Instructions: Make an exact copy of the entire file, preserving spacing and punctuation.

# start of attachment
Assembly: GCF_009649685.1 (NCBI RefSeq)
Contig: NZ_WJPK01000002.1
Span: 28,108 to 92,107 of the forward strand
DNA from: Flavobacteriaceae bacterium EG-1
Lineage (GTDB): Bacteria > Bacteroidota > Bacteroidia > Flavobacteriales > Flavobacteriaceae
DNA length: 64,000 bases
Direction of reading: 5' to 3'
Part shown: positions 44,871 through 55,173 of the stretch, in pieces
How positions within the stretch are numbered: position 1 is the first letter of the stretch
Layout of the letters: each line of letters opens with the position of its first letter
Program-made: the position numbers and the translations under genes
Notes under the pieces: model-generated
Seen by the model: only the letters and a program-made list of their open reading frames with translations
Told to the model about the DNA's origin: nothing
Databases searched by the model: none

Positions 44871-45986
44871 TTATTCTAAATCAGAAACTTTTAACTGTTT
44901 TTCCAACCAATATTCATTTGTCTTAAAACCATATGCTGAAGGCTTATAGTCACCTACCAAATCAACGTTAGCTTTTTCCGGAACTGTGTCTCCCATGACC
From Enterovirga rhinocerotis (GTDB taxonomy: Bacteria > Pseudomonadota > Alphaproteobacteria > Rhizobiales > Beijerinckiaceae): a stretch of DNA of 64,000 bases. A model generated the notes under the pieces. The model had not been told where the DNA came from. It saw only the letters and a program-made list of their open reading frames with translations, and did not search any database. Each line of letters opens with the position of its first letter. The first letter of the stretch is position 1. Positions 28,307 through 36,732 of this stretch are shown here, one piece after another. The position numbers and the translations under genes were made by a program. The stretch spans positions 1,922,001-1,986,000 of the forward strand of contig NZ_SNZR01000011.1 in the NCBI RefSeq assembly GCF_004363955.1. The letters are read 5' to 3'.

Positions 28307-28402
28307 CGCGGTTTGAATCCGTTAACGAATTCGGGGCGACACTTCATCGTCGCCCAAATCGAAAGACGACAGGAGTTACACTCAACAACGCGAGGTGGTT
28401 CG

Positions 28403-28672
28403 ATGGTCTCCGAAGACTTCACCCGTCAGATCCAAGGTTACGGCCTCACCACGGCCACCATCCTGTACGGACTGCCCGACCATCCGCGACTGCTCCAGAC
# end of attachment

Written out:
Assembly: GCF_009649685.1 (NCBI RefSeq)
Contig: NZ_WJPK01000002.1
Span: 28,108 to 92,107 of the forward strand
DNA from: Flavobacteriaceae bacterium EG-1
Lineage (GTDB): Bacteria > Bacteroidota > Bacteroidia > Flavobacteriales > Flavobacteriaceae
DNA length: 64,000 bases
Direction of reading: 5' to 3'
Part shown: positions 44,871 through 55,173 of the stretch, in pieces
How positions within the stretch are numbered: position 1 is the first letter of the stretch
Layout of the letters: each line of letters opens with the position of its first letter
Program-made: the position numbers and the translations under genes
Notes under the pieces: model-generated
Seen by the model: only the letters and a program-made list of their open reading frames with translations
Told to the model about the DNA's origin: nothing
Databases searched by the model: none

Positions 44871-45986
44871 TTATTCTAAATCAGAAACTTTTAACTGTTT
44901 TTCCAACCAATATTCATTTGTCTTAAAACCATATGCTGAAGGCTTATAGTCACCTACCAAATCAACGTTAGCTTTTTCCGGAACTGTGTCTCCCATGACC
From Enterovirga rhinocerotis (GTDB taxonomy: Bacteria > Pseudomonadota > Alphaproteobacteria > Rhizobiales > Beijerinckiaceae): a stretch of DNA of 64,000 bases. A model generated the notes under the pieces. The model had not been told where the DNA came from. It saw only the letters and a program-made list of their open reading frames with translations, and did not search any database. Each line of letters opens with the position of its first letter. The first letter of the stretch is position 1. Positions 28,307 through 36,732 of this stretch are shown here, one piece after another. The position numbers and the translations under genes were made by a program. The stretch spans positions 1,922,001-1,986,000 of the forward strand of contig NZ_SNZR01000011.1 in the NCBI RefSeq assembly GCF_004363955.1. The letters are read 5' to 3'.

Positions 28307-28402
28307 CGCGGTTTGAATCCGTTAACGAATTCGGGGCGACACTTCATCGTCGCCCAAATCGAAAGACGACAGGAGTTACACTCAACAACGCGAGGTGGTT
28401 CG

Positions 28403-28672
28403 ATGGTCTCCGAAGACTTCACCCGTCAGATCCAAGGTTACGGCCTCACCACGGCCACCATCCTGTACGGACTGCCCGACCATCCGCGACTGCTCCAGAC